‘That about does it.’
Antti stooped to pick up his pants.
‘Aren’t they going to take me?’ he asked the interpreter, then translated it himself into German. ‘Nicht?’
Constricted vowels, strong consonants. Antti stared at the Prussian god, concentrating on not averting his eyes. That’s what bravery is made of, after all – your deeds.
‘Are they going to take me?’
‘Based on this, yes. They’ll still have to look at your genealogical information. You’ll get the final approval by post. If you don’t hear from them, you’ve been rejected.’
Antti clicked his heels together – it felt like the thing to do, to mark the occasion somehow.
‘Danke schön, Herr Führer.’
‘Herr Führer, is it? Listen to that, Franz!’
The Prussian god’s laugh followed Antti to the door. The next man was waiting his turn. Antti nodded at him. They were both there for the same reason, for the fatherland. It made his spirit ring. Antti turned once more to look at the men lined up, waiting. He raised his arm in the air.
It was not the sex of the author that aroused interest but rather the intense, stream of consciousness character portrait and the novel’s taboo subject matter: the comradeship of Finns and Germans in combat and the weight of guilt that this framing of the war engenders. Isänmaan tähden melds events from the war years with those of the present into a nightmarish trauma in the mind of an aged veteran suffering from memory loss. Alongside him is the voice of one of the men who fought beside him, whose heroic stories lose their luster in the reassessment of memory.
A tight connection to silenced history pervades Kätilö (‘The midwife’, WSOY), Katja Kettu’s third novel, which is set in what is known as the Lapp War of 1944–45. Just as portraits of the Finnish Waffen-SS are rare, descriptions of wartime events in northern Finland have been limited to brief chapters in novels. Not many Finns have a thorough knowledge of these final phases of the Second World War. As Kettu (born 1978) puts it: ‘They say that Finland fought its own separate war alongside the Germans. In actuality, Finland surrendered all of its northern territory to Germany. Well, it’s just not a pleasant thought – Finland, an ally of Nazi Germany.’
In Kätilö, Kettu cultivates that alliance through a personal, romantic relationship: a Finnish healer from a family of shamans who works as a midwife falls madly in love with Johann/Johannes, a Nazi officer with German-Finnish roots. Relationships between Finnish women and German soldiers have been a topic of interest in documentaries and elsewhere in recent years. To this day the shame of these women doesn’t seem to have faded, and their stories are tinged with the same guilt as that of the men who joined the SS.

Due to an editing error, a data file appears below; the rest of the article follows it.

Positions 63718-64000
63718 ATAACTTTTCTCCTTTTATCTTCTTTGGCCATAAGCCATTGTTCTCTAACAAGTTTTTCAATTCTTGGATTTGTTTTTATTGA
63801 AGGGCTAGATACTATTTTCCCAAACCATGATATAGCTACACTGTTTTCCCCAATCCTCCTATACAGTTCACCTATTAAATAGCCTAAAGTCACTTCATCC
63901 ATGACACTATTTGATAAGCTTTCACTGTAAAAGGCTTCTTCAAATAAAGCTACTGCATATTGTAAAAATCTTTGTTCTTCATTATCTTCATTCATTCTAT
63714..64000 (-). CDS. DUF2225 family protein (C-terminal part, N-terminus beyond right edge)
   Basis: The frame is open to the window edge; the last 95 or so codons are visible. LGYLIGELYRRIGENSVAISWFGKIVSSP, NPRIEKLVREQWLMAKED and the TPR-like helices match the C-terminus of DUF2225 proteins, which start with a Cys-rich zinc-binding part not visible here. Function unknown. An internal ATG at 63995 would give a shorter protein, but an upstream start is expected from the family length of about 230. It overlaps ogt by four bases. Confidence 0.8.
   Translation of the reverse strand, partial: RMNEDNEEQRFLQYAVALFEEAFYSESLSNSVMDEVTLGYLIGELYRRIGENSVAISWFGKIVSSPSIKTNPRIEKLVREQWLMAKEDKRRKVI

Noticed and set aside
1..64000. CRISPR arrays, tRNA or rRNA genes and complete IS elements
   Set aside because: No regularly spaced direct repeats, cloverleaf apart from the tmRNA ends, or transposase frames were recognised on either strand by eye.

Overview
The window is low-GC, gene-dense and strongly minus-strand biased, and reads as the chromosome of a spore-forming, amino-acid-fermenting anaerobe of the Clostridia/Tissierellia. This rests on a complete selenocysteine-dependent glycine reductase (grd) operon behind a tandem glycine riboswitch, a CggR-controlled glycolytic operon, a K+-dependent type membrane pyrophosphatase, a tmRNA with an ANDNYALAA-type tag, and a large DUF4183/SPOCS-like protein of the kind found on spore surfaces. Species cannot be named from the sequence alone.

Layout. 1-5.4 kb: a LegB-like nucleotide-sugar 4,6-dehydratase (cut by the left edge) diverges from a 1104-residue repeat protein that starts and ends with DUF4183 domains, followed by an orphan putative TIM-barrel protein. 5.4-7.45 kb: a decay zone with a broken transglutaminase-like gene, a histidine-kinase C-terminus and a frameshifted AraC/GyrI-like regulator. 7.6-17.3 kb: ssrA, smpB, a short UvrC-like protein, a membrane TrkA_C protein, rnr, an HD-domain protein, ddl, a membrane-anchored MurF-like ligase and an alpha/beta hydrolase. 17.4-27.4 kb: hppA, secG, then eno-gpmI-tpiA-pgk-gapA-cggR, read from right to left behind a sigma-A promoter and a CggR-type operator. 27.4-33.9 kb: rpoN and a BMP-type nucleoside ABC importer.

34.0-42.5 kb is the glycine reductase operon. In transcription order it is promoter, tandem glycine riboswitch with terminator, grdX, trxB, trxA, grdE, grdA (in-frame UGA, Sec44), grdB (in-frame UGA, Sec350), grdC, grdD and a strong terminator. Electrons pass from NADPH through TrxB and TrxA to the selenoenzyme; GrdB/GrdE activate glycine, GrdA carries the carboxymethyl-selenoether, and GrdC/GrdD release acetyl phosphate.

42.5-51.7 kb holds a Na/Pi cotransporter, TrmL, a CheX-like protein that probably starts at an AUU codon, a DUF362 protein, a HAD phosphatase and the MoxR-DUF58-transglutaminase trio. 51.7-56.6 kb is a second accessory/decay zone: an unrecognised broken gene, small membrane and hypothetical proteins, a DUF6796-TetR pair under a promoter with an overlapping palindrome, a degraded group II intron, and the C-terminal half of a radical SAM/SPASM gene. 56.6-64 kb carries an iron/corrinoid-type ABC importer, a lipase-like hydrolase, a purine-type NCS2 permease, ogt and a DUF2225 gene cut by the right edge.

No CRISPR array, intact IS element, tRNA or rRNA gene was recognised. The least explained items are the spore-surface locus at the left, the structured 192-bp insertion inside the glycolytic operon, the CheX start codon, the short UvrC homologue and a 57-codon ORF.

Like Linturi’s novel, Kätilö is based on careful micro-historical research. Both authors have not only immersed themselves in the history of the war but also interviewed elderly people who lived through the events of that time as well as using private letters, diaries and memoirs as sources. The book also strongly follows a vein of women’s history – the chaos of war seen from the point of view of daily, civilian life.
The title of the book fractures into a grotesque allegory as the main character follows the man she loves to the Titovka prison camp in Petsamo [Pechengsky District, by the Barents Sea, northwest of the Kola Peninsula, which was a part of Finland from 1920 to 1944: the Germans used it as a staging area for the attack on Murmansk in the Soviet Union] and is transformed from a midwife who brings children into the world into a prisoner of a shocking industry of suffering who aborts the fetuses of pregnant women for use in Nazi research.
Extracts from Kätilö by Katja Kettu:
Dead Man’s Fjord, 1944
I am a midwife, by the grace of God, and I am writing these lines to you, Johannes. Our Omnipotent God in His wisdom has given me, of all people, the ability to bestow life for some and destroy life for others. In my life drowned in the fire of this world I have given others both life and death, and I don’t know if the course of my life is the result of the drum beat of our times or if our Lord has intended this for me from the beginning. My abilities are my cross and my salvation, my burden and my sentence, and they have sent my life down a wandering path far from my home, and from you, my beloved….
I have left my position in the service of the Third Reich and given up a fleshly life to settle my account with the Lord. And now I can finally take up this pen made from a bullet that has been laying next to my bound notebook for days now….
I know you’re here somewhere, Johannes. You may be lying in a truck, a prisoner of the Russians, your eyes gouged from their sockets, or starving in one of these gullies, with a white fox gnawing at your ankle, but you’re alive. I can feel it. In this world of cripples and sinners I can be blamed for many things, but not for lack of love. And I hope that these lines will reveal to myself as well how a lowly Red pup of the village idiot’s bitch became the Angel of the Third Reich and bedwarmer to the dreaded SS Oversturmführer, and how I ended up at Titovka Sub-camp 322 castrating stallions and doing the work of an Angel of Death.